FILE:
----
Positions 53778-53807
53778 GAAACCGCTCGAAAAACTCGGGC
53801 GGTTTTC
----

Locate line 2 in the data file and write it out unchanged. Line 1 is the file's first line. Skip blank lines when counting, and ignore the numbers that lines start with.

53778 GAAACCGCTCGAAAAACTCGGGC